Review of Modern Alchemy | Leonardo/ISASTwith Arizona State University

Review of Modern Alchemy

Modern Alchemy
by Emmanuele Coccia (text) and Viviane Sassen (photographs)

JBE editions, Paris, France, 2022

160 pp., illus. 80 col. Trade, €35.00 EUR

ISBN: 978-2-36568-063-9.

Reviewed by: 
Jan Baetens
September 2022

Images in books are everywhere today, but that doesn’t make them into real illustrations, a publication format that has become somewhat outdated, unlike the more recent and fashionable domain of the artist book, which has taken over much of its place since the 1970s. Yet more and more works are appearing that announce a new golden age of the merger of words and images in ways that both supersede their very divide and maintain and even enlarge the gulf between the verbal and the visual. Two major pitfalls put the intersection and collision of words and images at risk. On the one hand redundancy, with too literal a transfer from one medium to another. Many writers are reluctant to overexplicit illustrations, whereas many visual artists fear the intrusive power of words. On the other hand arbitrariness, with the pleasure for pleasure’s sake of mixing dissimilar units or aggressively mixing incompatible forms and contents. Not all of these combinations is saved by putting them under the “intellectual montage” umbrella.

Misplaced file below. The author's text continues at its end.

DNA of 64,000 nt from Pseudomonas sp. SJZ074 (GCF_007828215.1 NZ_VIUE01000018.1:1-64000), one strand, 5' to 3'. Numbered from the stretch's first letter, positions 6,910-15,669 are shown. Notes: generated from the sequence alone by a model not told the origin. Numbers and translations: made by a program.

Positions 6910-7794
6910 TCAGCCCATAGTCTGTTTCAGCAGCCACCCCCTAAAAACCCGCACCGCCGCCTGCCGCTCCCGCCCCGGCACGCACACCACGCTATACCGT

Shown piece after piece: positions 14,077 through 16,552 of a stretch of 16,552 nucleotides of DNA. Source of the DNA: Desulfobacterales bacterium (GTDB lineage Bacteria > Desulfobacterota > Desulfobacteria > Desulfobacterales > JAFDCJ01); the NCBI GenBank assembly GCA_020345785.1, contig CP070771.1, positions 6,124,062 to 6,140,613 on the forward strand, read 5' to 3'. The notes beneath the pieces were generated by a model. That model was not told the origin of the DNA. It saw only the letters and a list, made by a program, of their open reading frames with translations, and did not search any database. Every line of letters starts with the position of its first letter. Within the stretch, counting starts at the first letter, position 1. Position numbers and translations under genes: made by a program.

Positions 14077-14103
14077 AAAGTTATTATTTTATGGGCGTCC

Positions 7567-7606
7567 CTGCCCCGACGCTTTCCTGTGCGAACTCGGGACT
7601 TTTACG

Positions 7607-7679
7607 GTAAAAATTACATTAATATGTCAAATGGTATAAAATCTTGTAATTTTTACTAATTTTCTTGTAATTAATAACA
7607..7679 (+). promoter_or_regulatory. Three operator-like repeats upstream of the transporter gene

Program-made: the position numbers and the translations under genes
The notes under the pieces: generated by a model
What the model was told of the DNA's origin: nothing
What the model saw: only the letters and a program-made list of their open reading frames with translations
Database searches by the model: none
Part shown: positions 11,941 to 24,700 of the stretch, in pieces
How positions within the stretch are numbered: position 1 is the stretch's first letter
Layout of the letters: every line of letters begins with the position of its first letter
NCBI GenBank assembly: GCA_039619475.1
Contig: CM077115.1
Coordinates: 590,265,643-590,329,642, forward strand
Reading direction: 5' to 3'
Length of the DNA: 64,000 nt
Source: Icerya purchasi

The second volume of the Artisans of the Wild: An Enchanting Library series (a first book by Ryoko Sekiguchi has already been published in 2021), Modern Alchemy is a brilliant example of this new publication philosophy that is at the same time an illustrated work, in the strong and creative term of the term, and an artist book, where the notion of artist refers as much to the writer, the visual artist as the series editors, Mathieu Cénac and David Desrimais, whose collaboration produces a volume that is doing what it says and show while also showing and saying what it does. It unfolds and brings together, with the help of a perfectly transparent parallel montage, a text by Italian philosopher and essayist Emmanuele Coccia on the fundamental unity of all manifestations of life (12 brief chapters) and a gathering of photographically composed hybrids by Dutch artist Viviane Sassen mixing species, body parts, highly colored shapes, materialities, and surfaces in a way that still clearly distinguishes figure and ground but that does no longer allow to easily name what elements are merged in figure as well as ground (almost always just one image per page, but with widely varying margins).